On Tuesday, the School of International and Public Affairs hosted its first inaugural summit for the Institute of Global Politics, where Secretary Clinton and Dean Keren Yarhi-Milo gave opening remarks. Dean Yarhi-Milo said, “We need to break out of the echo chamber, and move beyond the U.S. centric approach that has sometimes limited our ability to solve global challenges.”
“Secretary Clinton has inspired us to be more ambitious, bold, and creative. Coming to faculty meetings, and even chairing a search committee. She even has her own coffee, “The Hillary”– and this is on top of co-teaching one of the largest and most in demand classes at SIPA. And yes, I’m trying to explain to her that it’s not normal for students to applaud when a professor walks into the classroom, and I’m under no illusion that they’re clapping for me.”
Secretary Clinton has made it clear that the goal of the Institute is to be intentional in including women and women’s voices in global affairs. “Not as an afterthought, but integrated into the Institute from the beginning”, Secretary Clinton said during the first half of the day.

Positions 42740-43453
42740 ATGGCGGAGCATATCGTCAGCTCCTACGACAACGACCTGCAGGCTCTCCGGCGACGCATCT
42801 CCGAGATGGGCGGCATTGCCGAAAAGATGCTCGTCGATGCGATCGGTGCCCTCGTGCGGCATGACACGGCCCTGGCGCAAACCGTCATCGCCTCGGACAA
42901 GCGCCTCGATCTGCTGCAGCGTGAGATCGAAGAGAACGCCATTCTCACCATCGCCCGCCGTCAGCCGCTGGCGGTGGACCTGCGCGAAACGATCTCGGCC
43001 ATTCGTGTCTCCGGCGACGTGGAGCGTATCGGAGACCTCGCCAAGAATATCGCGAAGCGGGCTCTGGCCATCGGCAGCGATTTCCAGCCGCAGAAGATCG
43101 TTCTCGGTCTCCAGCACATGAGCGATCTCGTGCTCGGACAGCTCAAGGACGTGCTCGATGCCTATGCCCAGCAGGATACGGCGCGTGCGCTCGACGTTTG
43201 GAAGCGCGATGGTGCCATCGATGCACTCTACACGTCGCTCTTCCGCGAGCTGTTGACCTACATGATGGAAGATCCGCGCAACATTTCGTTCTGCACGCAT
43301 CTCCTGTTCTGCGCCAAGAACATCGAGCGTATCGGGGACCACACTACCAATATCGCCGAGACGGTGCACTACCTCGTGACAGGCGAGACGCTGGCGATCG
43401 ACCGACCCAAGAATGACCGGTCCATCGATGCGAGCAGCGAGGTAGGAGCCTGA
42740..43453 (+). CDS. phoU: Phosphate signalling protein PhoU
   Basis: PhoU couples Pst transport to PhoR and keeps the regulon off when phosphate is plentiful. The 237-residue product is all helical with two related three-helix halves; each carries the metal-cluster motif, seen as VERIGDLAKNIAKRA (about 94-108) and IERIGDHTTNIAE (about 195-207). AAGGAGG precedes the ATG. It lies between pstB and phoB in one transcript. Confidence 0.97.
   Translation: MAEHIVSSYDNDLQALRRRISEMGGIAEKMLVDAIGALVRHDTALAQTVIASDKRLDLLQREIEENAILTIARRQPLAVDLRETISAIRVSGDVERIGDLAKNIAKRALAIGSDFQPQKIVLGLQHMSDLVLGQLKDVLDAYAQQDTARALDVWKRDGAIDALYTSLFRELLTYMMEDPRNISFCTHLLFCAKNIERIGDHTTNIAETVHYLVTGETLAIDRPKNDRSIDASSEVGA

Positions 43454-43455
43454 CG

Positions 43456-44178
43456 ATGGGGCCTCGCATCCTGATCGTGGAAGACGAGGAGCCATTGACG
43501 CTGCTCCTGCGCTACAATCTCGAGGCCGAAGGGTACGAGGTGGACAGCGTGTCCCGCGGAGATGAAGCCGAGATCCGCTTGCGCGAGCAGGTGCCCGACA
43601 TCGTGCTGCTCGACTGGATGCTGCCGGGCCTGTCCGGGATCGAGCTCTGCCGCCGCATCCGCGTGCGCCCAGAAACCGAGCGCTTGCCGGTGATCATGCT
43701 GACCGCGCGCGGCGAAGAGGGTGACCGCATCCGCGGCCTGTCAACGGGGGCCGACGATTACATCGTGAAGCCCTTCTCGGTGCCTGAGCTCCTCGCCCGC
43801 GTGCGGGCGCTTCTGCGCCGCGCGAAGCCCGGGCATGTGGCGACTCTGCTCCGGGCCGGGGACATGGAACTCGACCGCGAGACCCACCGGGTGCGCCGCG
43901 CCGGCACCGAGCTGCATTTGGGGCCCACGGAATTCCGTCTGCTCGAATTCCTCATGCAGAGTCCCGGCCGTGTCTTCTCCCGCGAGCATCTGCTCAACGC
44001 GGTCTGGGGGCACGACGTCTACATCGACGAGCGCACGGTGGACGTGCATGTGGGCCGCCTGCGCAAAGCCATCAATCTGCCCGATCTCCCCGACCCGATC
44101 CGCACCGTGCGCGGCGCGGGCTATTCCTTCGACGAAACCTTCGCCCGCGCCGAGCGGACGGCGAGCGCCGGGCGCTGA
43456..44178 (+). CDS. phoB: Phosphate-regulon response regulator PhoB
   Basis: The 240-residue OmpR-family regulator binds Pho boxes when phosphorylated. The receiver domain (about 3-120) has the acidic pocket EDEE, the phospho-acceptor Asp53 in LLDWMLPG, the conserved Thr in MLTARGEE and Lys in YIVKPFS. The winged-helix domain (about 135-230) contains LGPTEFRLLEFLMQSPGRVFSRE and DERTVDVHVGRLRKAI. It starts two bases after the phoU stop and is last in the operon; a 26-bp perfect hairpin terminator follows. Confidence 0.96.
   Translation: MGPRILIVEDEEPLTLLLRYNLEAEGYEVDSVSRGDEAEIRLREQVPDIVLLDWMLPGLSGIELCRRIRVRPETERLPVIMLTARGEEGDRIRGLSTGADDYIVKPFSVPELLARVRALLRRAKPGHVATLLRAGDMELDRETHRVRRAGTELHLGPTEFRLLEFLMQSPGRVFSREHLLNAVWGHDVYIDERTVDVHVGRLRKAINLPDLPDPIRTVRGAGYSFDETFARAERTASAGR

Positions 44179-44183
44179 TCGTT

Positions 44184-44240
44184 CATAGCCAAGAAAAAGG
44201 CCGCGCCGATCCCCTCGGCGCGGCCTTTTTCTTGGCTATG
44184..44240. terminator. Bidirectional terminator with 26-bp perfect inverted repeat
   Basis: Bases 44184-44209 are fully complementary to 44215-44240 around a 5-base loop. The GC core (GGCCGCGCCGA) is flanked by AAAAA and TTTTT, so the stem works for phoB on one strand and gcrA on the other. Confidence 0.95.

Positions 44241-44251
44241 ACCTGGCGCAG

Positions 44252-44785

Female representation was strong and present throughout the day, with the panels as well as the Institute’s first class of fellows featuring global leaders like voting rights activist Stacey Abrahms, former US ambassador to Ukraine, Marie Yovanovitch, and Nobel Laureate Maria Ressa.
In one of the most prescient conversations, Ressa spoke about the future of artificial intelligence. In 2019, she was arrested by Philippine authorities based on accusations that she published a false article targeting a prominent businessman. The international community saw this arrest as an attack on press freedom, which launched uprisings and the creation of Reporters without Borders.
Now, Ressa is the co-founder of the digital-only news site, Rappler, fighting for press freedom in the Philipines. In her work, she is vocal about the role artificial intelligence plays in journalism, but also across social media and global politics.